The Reserve Bank of India’s move to compel lenders to link all new floating rate retail loans to external benchmarks is unlikely to achieve the intended goal of reducing interest rates sharply for consumers anytime soon, bankers and analysts said.
The RBI late on Wednesday ordered all banks to link certain loans to the external benchmark-based interest rate from Oct. 1, saying banks had not satisfactorily passed on the benefit of recent policy rate cuts to consumers.
“Rates may come down by a few basis points (bps), but it’s not that home loans, which are in the range of 8-9%, will reduce to 6%,” said the chief financial officer of a private bank, requesting anonymity.
“This is because banks are going to increase their spreads to manage their cost of funds as well,” he added.
The RBI, which has stressed the need for passing rate cuts faster to consumers, has since February reduced its benchmark repo rate by 110 basis points. Most Indian lenders that rely on an opaque rate-setting mechanism that takes into account their own costs, have not kept pace.
For example, State Bank of India (SBI), the country’s largest lender by assets, has cut its benchmark lending rate by only 30 bps since February.
The government and RBI have pushed for better transmission of rate cuts as economic growth has slumped to a six-year low. But banks are reluctant to do so as they grapple with high deposit costs and are also burdened with about $150 billion in stressed assets.
“Banks will need to better manage their interest rate risks, either by widening their deposit product offerings by pricing floating rate products more attractively than fixed rate products, or through interest rate derivatives,” said Anit Gupta, vice-president and co-head financial sector at rating agency ICRA.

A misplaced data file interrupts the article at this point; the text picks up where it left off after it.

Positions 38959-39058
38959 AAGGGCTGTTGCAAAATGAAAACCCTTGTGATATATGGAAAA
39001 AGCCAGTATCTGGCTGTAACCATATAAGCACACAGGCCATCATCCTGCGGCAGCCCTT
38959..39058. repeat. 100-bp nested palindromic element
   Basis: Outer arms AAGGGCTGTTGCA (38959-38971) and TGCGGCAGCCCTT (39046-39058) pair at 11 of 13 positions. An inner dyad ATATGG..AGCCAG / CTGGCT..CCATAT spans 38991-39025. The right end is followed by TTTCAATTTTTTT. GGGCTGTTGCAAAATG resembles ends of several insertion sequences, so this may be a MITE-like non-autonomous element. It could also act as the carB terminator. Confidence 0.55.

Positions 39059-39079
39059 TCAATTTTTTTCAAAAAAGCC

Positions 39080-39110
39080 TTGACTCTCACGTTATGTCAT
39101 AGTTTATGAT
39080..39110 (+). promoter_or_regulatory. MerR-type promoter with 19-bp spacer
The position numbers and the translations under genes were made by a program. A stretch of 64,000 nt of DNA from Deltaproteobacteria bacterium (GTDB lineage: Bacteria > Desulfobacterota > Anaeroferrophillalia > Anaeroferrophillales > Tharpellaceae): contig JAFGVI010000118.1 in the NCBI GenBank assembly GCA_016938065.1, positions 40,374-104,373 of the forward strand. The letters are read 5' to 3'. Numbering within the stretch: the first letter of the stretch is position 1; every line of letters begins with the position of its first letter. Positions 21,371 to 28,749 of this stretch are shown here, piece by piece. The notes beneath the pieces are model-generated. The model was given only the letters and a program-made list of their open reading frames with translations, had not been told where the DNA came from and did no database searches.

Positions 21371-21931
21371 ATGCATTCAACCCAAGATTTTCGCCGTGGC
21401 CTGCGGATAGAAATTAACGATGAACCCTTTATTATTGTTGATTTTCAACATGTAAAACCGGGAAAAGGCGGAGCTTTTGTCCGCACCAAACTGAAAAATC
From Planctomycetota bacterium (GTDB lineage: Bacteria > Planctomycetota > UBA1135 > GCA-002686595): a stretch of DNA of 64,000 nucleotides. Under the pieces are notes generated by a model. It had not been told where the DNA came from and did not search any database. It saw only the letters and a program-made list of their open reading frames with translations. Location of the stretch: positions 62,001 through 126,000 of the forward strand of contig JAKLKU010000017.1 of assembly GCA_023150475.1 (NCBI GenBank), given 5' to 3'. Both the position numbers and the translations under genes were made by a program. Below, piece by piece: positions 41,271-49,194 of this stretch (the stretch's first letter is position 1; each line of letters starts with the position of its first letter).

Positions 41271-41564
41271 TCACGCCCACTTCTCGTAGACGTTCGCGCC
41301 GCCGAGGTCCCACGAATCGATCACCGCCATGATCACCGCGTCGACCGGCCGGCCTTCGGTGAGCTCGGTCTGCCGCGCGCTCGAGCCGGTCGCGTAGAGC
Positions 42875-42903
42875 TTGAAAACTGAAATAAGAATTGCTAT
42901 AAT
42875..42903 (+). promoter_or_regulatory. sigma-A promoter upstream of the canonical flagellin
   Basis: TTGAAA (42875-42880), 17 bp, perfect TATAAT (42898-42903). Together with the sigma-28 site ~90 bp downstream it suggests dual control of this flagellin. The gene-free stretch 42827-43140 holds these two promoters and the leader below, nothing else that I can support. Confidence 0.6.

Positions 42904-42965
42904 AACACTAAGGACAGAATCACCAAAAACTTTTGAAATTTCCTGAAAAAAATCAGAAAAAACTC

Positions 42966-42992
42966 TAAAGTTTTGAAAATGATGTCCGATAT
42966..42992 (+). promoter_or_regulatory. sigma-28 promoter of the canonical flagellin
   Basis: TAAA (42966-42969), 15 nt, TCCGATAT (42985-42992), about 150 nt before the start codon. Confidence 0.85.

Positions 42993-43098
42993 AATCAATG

Banks argue that their cost of deposits cannot be re-priced in the short term and they will have to rely on spreads to protect their margins.
“For several banks, most of their funds are in public deposit, where the rates cannot be reduced overnight or else the banks will suffer adversely on net interest margin. Therefore, the only option is to have the spread as a buffer,” said the retail head of another public sector bank.
The RBI has said that banks are free to decide the spread over the external benchmark.
While bankers agree that transmission will surely be faster compared to the existing regime, they warn that it also means that consumers will be hit by rising interest rates faster when the rate cycle turns.
There are also concerns about how the new policy will be implemented.
“India’s banking system’s liability side is not equipped to handle such a structural transformation … so to expect banks to borrow fixed and lend floating rate, especially at rates linked to an external benchmark, may not be practical,” Suresh Ganapathy of Macquarie Capital Securities said in a note.